News that 20 police officers are being investigated for racism might lead some to welcome the apparent purge on a few bad apples, yet failure to address deeper institutional issues can only mean cartloads of more such apples arriving to replace them.
The Stephen Lawrence (Macpherson) public inquiry highlighted the need to tackle a ‘canteen culture’ that bred racist policing. Weeding out ‘a few bad apples’ was no more than window dressing, a PR exercise designed to reassure the public they had put their house in order.
Quite simply the apples are the symptom rather than the cause. The cause being the very nature of who they recruit and promote; lack of sensitivity to issues of how they police black communities; and their failure to promote race equality in their organisation and listen to black officers. In other words, institutional racism.
As Lee Jasper pointed out in a blog piece yesterday:
“The Commissioner has publicly restated his commitment to tackling racism within the MPS, pointing out that isolated incidents of racism do not make an institutionally racist organisation.
“The problem with this analysis is that it is only in the minds of the senior management board at Scotland Yard, that these latest incidents are seen in stupefying isolation.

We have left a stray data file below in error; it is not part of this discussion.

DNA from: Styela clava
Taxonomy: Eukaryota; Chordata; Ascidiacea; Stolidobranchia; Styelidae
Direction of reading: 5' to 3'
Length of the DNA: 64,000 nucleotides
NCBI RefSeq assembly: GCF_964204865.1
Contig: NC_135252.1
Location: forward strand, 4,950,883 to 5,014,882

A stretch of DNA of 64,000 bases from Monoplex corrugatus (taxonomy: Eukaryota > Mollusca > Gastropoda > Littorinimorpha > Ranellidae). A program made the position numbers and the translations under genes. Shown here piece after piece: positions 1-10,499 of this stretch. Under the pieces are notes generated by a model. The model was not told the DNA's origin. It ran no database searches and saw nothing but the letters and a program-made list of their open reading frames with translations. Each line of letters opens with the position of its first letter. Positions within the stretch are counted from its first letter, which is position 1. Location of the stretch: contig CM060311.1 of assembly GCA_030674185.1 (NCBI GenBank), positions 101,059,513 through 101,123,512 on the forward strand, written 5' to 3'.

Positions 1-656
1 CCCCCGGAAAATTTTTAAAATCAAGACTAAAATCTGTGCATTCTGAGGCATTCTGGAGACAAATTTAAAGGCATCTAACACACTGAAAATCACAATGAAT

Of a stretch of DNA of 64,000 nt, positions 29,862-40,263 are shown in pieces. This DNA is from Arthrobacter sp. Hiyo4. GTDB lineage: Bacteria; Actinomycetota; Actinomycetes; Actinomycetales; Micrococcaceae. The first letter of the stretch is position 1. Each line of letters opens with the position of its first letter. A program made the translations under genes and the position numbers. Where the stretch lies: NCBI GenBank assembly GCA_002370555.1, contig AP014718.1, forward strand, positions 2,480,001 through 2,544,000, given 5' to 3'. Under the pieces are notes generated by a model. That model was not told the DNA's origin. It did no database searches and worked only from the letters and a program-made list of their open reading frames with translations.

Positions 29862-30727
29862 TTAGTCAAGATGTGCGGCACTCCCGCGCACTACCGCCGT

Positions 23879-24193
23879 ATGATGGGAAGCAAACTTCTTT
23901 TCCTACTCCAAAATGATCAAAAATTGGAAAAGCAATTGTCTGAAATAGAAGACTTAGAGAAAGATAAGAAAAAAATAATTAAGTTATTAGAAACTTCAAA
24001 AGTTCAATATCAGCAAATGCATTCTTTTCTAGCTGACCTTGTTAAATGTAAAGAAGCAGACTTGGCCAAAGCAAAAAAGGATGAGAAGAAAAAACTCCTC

“The reality is that over the last four years London’s black communities have lost all confidence in the MPS”.
Suspending, disciplining or even sacking a handful of officers is not enough to convince everyone that their mission is accomplished. Nothing less than a Lawrence 2.0 root-and-branch reform of the whole policing system is going to win that confidence.
I would like to see each and every allegation of racism by a member of the public heard before a panel of BAME laypeople at a police and race equality tribunal who would make recommendations of discipline or exoneration to senior police. Give the public and solicitors the right to view video/audio from cameras attached to each and every beat officer so that if an allegation is made the evidence will confirm or deny that allegation.
Ban the IPCC from hiring former police to investigate alleged police wrongdoing, strengthen it’s legal powers to hold police to account and restructure the organisation to cut loyalties and sympathies with the force and re-balance it’s outlook towards the victim. And move much faster and further towards recruiting the bulk of new officers from graduates and professionals to erode the corrosive effect of hiring semi-literate thugs and secret Far Right sympathisers.
Neighbourhood panels in every ward where local people set the priorities for the police; the right for everyone to freely record police stop and searches without fear of intimidation – including those being stopped; a free App explaining their rights and proper police procedure; and a law to make it mandatory to have a fully functioning CCTV with audio in every police van and cell.
Others may have different prescriptions for reforming the police, but certainly it will require changes of this order to make a difference. The few bad apples theorem was discredited in the 1990s when a light was shone onto police culture. Today, we need to shine a new light and come up with new solutions to tackling institutional racism in the police.